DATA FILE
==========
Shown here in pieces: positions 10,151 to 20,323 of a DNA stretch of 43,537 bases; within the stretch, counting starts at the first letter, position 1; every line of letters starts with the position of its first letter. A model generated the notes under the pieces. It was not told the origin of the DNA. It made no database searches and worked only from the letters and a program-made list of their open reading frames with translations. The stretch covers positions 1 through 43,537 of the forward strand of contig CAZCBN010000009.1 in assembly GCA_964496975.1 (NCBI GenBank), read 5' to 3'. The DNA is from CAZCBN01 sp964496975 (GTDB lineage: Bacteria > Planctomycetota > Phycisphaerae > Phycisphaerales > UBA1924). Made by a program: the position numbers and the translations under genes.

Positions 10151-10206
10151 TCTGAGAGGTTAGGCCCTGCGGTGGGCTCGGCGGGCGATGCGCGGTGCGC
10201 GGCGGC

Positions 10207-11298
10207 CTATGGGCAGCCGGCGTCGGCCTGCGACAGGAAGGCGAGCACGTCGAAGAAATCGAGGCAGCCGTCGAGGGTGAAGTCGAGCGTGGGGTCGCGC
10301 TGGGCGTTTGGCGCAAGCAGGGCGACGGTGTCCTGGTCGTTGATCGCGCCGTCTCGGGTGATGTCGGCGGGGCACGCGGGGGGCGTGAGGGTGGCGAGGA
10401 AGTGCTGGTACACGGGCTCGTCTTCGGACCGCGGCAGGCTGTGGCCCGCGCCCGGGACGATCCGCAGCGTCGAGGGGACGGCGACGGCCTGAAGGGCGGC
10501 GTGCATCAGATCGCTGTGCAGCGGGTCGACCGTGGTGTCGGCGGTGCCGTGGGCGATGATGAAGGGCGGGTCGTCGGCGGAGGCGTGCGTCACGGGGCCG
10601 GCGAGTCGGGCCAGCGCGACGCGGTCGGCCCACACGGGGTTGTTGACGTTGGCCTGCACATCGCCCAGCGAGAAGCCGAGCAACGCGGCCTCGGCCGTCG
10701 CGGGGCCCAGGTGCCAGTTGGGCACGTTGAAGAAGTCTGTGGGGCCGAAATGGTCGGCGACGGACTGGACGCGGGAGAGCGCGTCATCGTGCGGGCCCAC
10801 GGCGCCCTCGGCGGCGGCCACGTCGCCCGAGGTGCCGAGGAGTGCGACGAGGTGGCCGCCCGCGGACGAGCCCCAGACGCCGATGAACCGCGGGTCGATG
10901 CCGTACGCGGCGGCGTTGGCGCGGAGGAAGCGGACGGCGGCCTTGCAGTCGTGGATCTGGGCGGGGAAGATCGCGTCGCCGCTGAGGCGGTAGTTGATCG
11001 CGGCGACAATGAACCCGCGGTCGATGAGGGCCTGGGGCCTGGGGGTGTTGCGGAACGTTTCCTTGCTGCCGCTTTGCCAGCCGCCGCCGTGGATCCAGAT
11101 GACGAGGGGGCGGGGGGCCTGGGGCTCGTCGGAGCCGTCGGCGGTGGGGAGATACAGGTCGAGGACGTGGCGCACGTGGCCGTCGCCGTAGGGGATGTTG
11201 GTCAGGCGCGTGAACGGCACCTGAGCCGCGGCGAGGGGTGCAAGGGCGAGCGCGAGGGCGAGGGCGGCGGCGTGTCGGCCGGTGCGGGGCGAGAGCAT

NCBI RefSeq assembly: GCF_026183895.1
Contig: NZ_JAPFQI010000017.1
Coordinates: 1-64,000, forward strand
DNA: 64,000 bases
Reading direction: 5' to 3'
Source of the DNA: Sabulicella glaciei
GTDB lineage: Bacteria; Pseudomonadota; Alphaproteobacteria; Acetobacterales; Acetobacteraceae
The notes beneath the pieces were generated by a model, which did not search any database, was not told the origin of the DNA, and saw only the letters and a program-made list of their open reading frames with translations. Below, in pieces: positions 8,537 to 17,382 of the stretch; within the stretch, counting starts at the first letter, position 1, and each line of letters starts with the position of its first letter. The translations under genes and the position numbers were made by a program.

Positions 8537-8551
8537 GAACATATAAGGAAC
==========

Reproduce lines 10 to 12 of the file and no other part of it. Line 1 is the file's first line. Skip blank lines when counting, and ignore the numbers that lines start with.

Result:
10601 GCGAGTCGGGCCAGCGCGACGCGGTCGGCCCACACGGGGTTGTTGACGTTGGCCTGCACATCGCCCAGCGAGAAGCCGAGCAACGCGGCCTCGGCCGTCG
10701 CGGGGCCCAGGTGCCAGTTGGGCACGTTGAAGAAGTCTGTGGGGCCGAAATGGTCGGCGACGGACTGGACGCGGGAGAGCGCGTCATCGTGCGGGCCCAC
10801 GGCGCCCTCGGCGGCGGCCACGTCGCCCGAGGTGCCGAGGAGTGCGACGAGGTGGCCGCCCGCGGACGAGCCCCAGACGCCGATGAACCGCGGGTCGATG